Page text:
Newspaper article St Louis Post-Dispatch (MO)

Candidates Throw Jabs to Open N.J. Senate Race; Democrat Booker Targets Rival's Ideology; Republican Lonegan Criticizes Foe as Failed Mayor

Newspaper article St Louis Post-Dispatch (MO)

Candidates Throw Jabs to Open N.J. Senate Race; Democrat Booker Targets Rival's Ideology; Republican Lonegan Criticizes Foe as Failed Mayor

Article excerpt

NEWARK, N.J. * Though New Jersey voters have consistently rejected Republicans even moderate ones running for U.S. Senate over the past 40 years, the newly nominated GOP candidate kicked off the state's general special election Wednesday by trying to sell them on his conservative ideology .

Republican Steve Lonegan resoundingly beat his only challenger in Tuesday's Republican primary. He'll face Cory Booker, Newark's mayor and already a popular figure in the national Democratic Party, who easily won his nomination as well, for the seat made vacant by Sen. Frank Lautenberg's death in June.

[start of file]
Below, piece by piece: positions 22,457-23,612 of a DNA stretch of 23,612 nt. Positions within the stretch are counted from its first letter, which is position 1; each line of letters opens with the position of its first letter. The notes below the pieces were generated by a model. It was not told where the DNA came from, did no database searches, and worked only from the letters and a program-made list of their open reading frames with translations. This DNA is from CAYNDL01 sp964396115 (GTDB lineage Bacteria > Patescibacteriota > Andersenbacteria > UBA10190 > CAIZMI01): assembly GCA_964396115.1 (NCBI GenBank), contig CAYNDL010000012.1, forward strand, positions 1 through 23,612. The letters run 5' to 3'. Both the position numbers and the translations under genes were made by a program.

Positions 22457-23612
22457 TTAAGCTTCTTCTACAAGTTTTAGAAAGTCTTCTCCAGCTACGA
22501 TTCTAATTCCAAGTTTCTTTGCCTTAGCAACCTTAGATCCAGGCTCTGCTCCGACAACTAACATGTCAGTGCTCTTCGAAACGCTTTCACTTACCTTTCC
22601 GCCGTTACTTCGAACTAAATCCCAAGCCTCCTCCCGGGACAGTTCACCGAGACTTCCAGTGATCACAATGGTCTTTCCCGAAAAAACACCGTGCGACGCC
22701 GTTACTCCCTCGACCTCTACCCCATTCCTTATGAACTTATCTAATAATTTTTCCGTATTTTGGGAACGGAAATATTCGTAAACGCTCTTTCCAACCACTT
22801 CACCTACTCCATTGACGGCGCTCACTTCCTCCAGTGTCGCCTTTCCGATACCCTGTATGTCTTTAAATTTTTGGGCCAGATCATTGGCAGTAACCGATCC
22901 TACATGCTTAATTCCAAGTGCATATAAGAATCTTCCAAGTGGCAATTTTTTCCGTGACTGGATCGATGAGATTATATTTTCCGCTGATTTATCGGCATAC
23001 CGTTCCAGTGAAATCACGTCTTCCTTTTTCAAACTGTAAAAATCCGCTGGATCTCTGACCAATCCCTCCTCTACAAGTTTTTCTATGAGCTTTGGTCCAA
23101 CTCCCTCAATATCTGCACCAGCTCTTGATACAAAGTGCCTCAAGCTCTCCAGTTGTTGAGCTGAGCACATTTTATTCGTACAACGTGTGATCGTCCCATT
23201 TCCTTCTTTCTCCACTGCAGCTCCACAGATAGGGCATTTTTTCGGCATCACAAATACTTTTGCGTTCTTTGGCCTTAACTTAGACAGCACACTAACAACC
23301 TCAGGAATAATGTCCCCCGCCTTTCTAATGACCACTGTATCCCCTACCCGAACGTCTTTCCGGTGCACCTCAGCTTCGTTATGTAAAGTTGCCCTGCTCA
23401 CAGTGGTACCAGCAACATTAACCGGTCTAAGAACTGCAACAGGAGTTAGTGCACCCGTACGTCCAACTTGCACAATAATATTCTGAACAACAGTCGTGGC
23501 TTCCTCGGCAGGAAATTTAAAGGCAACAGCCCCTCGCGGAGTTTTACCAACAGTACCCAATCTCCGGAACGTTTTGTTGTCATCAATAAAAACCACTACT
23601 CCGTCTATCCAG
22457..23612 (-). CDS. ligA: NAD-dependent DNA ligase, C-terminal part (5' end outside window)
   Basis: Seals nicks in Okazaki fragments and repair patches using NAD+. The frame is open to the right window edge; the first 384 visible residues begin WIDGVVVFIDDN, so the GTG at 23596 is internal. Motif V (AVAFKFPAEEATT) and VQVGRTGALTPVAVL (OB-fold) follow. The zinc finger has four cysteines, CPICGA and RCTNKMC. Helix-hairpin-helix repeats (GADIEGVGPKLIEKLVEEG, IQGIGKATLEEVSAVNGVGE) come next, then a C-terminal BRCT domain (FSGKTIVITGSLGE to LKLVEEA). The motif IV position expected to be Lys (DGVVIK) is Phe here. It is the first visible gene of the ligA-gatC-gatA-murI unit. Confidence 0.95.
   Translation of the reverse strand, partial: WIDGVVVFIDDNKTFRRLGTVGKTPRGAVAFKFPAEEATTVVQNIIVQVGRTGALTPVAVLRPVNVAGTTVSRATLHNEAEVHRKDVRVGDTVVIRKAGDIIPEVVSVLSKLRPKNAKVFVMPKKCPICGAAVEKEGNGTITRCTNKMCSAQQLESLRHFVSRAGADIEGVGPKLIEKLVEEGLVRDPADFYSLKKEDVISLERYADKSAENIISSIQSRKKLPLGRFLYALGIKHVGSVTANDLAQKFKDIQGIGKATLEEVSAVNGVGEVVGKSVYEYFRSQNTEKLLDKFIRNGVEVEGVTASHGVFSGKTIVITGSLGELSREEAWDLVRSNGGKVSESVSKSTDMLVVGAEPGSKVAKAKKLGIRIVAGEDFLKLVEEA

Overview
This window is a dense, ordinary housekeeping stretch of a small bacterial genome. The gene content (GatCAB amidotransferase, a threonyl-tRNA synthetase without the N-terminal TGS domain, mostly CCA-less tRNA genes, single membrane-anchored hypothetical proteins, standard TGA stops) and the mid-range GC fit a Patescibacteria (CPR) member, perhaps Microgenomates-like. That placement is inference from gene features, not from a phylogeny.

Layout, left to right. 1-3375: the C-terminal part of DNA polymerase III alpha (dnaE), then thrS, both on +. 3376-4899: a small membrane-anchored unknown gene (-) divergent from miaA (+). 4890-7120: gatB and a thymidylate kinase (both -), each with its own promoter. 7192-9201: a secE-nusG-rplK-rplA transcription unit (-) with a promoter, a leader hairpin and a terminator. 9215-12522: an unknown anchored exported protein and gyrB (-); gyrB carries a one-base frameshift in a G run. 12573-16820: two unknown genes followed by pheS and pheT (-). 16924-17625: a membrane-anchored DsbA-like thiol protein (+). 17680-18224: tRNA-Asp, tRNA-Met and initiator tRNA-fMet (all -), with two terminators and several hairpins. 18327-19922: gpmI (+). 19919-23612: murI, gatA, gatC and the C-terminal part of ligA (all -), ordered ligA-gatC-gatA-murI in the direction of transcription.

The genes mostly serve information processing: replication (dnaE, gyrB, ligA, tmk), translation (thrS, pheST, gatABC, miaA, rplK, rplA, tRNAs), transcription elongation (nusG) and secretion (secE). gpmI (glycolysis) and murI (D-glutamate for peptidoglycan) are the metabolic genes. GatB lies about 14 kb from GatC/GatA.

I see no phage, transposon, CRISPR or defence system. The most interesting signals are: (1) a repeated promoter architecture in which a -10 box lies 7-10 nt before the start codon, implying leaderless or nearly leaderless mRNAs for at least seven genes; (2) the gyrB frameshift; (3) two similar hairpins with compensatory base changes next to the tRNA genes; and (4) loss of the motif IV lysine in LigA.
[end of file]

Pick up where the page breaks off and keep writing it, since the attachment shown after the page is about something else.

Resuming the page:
Lonegan used his first news conference of the general election to attack Booker's mayoral record, saying Booker would leave the state's largest city with higher crime and unemployment rates than when first elected. It was the opening jab from a conservative Booker identified as "a flame thrower" in his own victory speech Tuesday.

Lonegan said his advocacy of limited government, fewer taxes and more personal liberties would resonate with voters. But in a state that has more registered Democrats than Republicans, even more moderate Republicans failed to win Senate races. Lonegan would be the first Republican to win in 41 years.

The special election for the remaining 15 months of Lautenberg's term will be held Oct. 16, with unprecedented Wednesday voting ordered by Gov. Chris Christie in part to avoid Booker topping the ticket over the governor's own re-election race three weeks later.

Booker, 44, who won the Democratic nomination over three experienced opponents, including two longtime U.S. representatives, began the day greeting rail commuters in Hoboken after a few hours of sleep. He said the race offers voters a clear choice because his rival is at "the far margin of the Republican Party. …

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